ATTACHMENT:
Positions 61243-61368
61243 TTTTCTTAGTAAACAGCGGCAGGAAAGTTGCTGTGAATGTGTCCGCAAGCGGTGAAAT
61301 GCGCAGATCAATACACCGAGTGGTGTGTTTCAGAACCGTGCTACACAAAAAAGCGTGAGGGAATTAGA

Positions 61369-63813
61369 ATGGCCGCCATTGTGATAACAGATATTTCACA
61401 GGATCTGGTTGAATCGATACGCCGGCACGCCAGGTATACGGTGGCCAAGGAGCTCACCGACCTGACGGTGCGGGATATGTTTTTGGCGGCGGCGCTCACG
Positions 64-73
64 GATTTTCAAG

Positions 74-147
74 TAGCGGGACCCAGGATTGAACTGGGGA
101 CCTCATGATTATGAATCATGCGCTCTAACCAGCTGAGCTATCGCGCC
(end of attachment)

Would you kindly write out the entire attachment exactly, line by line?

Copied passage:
Positions 61243-61368
61243 TTTTCTTAGTAAACAGCGGCAGGAAAGTTGCTGTGAATGTGTCCGCAAGCGGTGAAAT
61301 GCGCAGATCAATACACCGAGTGGTGTGTTTCAGAACCGTGCTACACAAAAAAGCGTGAGGGAATTAGA

Positions 61369-63813
61369 ATGGCCGCCATTGTGATAACAGATATTTCACA
61401 GGATCTGGTTGAATCGATACGCCGGCACGCCAGGTATACGGTGGCCAAGGAGCTCACCGACCTGACGGTGCGGGATATGTTTTTGGCGGCGGCGCTCACG
Positions 64-73
64 GATTTTCAAG

Positions 74-147
74 TAGCGGGACCCAGGATTGAACTGGGGA
101 CCTCATGATTATGAATCATGCGCTCTAACCAGCTGAGCTATCGCGCC